The present invention generally relates to query processing and in particular to query processing involving predicate pushdown with late materialization.

BACKGROUND

Conventional database query processing involves application of predicates on data as early as possible, so that subsequent operators operate on less data. However, such processing has a conflict with recent trends towards column stores (i.e., tables with column-major layout). In a column store, all columns of a table are not fetched at once when a table is scanned, instead, each column is fetched as needed.

BRIEF SUMMARY

Embodiments of the present invention provide query processing for column stores by accumulating table record attributes during execution of query plan operators on a table. The attributes and associated attribute values are compacted during the execution of the query plan. Table column record values are materialized late in query plan execution.

In one embodiment, query process further comprises accumulating and compacting attribute records and associated attribute values during execution of a query plan, wherein compacting is independent of branch flow. In one embodiment, compacting of an attribute includes forming an array of values for that attribute that contains only entries for those rows that satisfy a specific set of query predicates.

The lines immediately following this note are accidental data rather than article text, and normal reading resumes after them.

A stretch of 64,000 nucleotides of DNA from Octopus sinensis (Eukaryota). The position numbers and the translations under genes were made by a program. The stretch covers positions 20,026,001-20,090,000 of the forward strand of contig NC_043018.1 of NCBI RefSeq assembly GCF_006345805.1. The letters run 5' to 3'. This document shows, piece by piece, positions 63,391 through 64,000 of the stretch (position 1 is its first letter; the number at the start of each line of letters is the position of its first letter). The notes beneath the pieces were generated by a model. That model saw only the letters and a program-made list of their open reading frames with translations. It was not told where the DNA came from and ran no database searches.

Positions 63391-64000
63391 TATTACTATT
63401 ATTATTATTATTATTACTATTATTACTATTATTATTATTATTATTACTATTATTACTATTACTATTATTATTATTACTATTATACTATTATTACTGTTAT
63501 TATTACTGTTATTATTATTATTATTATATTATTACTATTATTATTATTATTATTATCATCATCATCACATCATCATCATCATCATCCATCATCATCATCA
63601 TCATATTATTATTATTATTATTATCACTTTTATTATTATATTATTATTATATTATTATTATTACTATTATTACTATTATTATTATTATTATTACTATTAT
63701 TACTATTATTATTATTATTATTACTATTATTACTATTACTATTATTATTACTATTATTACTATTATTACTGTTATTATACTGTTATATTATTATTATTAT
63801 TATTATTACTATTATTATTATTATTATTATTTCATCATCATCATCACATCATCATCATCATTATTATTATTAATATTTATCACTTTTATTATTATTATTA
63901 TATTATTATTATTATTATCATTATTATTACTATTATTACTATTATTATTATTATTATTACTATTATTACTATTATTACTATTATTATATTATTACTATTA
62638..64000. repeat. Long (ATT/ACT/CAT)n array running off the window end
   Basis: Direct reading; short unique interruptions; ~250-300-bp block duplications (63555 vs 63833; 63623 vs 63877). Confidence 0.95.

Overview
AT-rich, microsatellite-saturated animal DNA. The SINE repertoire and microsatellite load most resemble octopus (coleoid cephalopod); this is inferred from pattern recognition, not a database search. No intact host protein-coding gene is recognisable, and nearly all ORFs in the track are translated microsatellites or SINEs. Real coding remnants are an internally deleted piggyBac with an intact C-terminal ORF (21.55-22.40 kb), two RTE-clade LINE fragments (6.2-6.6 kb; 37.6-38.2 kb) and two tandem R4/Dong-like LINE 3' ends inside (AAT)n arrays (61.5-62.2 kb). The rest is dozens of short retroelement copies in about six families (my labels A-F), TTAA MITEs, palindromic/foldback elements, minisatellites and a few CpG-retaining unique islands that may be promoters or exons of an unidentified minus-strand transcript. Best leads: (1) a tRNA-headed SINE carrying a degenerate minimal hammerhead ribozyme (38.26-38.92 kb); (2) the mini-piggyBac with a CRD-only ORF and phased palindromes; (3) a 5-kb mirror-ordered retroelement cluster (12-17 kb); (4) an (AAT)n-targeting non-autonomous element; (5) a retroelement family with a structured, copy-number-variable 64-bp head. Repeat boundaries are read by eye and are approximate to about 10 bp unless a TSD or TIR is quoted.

In one embodiment, selectivity of the query is determined during execution of query plan operators. In one embodiment, low-selectivity predicates are compacted differently than high-selectivity predicates. In one embodiment, different query execution plans are generated based on said selectivity. In one embodiment compacting comprises employing a compaction algorithm that is branch-free and has reduced loop control instructions. In one embodiment, hardware processor instructions for efficient compaction are utilized when predicates are highly selective.

These and other aspects, features and advantages of the invention will be understood with reference to the drawing figures, and detailed description herein, and will be realized by means of the various elements and combinations particularly pointed out in the appended claims. It is to be understood that both the foregoing general description and the following brief description of the drawings and detailed description of the invention are exemplary and explanatory of preferred embodiments of the invention, and are not restrictive of the invention, as claimed.